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List Of Countries By Population
This is a list of countries and dependent territories by population. It includes sovereign states, inhabited dependent territories and, in some cases, constituent countries of sovereign states, with inclusion within the list being primarily based on the ISO standard ISO 3166-1. For instance, the United Kingdom
United Kingdom
is considered as a single entity while the constituent countries of the Kingdom of the Netherlands
Kingdom of the Netherlands
are considered separately. In addition, this list includes certain states with limited recognition not found in ISO 3166-1. The population figures do not reflect the practice of countries that report significantly different populations of citizens domestically and overall
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Portuguese Dinheiro
The dinheiro was the currency of Portugal
Portugal
from around the late 12th century until approximately 1502. For accounting purposes, twelve dinheiros equalled one soldo and twenty soldos equal one libra. The basis of the monetary system was that of the Roman Empire (denarii, solidi, librae). The first Portuguese coins were issued by the first king, Afonso I. Some time after 1179, he ordered the issue of coins in denominations of half a dinheiro (called a mealha) and one dinheiro.[1] They were copied from the Spanish dinero and were consequently minted in billon. These circulated alongside E$L Byzantine siliquae and Moorish dirhem and dinar. Around 1200, Sancho I also introduced the gold morabitino (cf. Spanish maravedí), worth 15 soldos. A century later, in the reign of King Denis, the silver tornês was introduced, worth 5½ soldos. In 1380, King Ferdinand I introduced several new coins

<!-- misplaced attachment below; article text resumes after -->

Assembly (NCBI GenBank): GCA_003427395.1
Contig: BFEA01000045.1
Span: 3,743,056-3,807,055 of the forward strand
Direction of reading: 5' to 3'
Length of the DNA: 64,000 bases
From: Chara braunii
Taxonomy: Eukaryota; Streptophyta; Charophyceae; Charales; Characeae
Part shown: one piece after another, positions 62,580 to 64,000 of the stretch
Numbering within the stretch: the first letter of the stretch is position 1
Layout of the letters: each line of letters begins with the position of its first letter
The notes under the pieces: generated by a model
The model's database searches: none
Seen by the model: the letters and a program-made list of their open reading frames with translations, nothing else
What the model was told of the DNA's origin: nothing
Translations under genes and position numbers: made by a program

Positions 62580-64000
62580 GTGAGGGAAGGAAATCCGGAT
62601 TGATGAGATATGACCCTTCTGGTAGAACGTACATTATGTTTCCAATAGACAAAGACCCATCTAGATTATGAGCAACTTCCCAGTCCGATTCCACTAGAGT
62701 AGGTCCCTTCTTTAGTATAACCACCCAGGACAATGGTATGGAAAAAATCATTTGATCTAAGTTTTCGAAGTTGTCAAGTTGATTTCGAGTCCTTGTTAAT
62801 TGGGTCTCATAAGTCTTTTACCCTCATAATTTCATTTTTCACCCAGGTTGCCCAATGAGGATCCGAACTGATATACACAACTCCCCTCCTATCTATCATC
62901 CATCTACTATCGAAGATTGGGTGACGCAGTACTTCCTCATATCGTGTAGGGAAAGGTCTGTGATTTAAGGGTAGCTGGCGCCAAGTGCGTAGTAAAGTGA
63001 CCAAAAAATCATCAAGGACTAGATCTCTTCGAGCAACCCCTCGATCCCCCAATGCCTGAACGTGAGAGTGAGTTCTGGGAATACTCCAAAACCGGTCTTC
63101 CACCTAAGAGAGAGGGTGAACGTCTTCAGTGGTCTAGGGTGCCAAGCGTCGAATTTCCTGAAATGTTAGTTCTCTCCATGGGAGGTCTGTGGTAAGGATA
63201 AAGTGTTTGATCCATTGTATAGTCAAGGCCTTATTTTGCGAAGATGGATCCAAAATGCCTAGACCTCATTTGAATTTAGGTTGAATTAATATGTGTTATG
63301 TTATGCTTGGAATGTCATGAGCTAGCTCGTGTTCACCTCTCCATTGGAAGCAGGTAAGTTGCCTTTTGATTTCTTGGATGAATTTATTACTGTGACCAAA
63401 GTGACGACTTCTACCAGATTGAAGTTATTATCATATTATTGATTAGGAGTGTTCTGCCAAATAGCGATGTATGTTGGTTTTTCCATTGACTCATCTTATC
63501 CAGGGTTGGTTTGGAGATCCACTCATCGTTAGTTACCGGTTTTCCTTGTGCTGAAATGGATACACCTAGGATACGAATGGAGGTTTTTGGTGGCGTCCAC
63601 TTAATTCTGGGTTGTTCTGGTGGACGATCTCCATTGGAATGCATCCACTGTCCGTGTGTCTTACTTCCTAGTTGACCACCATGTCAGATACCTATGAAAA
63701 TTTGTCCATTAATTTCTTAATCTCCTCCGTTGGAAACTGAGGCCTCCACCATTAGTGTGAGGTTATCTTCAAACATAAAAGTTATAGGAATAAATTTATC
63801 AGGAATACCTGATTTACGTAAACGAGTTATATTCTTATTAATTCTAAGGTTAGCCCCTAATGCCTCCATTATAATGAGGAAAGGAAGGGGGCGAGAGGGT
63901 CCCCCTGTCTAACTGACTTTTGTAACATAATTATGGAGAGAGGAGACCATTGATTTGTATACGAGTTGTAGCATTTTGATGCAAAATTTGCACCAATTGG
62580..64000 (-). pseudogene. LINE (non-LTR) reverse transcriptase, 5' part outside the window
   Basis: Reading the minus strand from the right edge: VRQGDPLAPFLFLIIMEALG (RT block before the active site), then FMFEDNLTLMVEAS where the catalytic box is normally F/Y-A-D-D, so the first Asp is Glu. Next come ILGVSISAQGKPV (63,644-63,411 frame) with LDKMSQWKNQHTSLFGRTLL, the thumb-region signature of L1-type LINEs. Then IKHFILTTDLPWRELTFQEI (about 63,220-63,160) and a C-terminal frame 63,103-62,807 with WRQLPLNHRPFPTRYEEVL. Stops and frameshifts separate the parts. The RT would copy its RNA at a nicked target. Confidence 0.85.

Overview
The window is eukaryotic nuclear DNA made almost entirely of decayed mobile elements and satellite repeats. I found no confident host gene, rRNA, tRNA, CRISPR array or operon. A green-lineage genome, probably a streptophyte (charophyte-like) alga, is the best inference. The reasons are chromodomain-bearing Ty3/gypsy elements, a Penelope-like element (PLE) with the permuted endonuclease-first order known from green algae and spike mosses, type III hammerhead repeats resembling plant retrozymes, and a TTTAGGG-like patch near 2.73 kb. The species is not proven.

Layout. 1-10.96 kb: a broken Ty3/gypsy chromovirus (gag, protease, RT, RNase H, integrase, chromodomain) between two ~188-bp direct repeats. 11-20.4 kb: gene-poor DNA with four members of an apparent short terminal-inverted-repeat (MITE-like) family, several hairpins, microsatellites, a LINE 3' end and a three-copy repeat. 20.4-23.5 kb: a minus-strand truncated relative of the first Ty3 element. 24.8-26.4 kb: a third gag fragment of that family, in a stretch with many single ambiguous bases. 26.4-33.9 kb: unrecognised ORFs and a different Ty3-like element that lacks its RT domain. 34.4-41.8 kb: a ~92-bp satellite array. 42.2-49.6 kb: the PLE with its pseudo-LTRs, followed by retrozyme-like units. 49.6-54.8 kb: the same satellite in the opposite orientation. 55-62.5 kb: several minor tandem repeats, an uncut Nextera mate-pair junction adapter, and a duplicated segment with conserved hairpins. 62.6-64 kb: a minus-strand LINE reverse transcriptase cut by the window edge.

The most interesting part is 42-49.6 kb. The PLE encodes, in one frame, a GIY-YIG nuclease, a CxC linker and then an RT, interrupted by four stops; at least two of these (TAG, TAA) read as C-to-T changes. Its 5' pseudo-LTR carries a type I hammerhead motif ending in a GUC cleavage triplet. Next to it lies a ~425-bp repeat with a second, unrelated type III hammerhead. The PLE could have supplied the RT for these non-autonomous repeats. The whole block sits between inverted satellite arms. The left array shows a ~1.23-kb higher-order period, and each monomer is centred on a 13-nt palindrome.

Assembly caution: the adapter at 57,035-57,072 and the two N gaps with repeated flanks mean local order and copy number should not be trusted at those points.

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East Timor
East Timor
Timor
(/-ˈtiːmɔːr/ (listen)) or Timor-Leste (/tiˈmɔːr ˈlɛʃteɪ/; Tetum: Timór Lorosa'e), officially the Democratic Republic
Republic
of Timor-Leste[11] (Portuguese: República Democrática de Timor-Leste,[12] Tetum: Repúblika Demokrátika Timór-Leste),[13] is a country in Maritime Southeast Asia.[14] It comprises the eastern half of the island of Timor, the nearby islands of Atauro and Jaco, and Oecusse, an exclave on the northwestern side of the island surrounded by Indonesian West Timor. Australia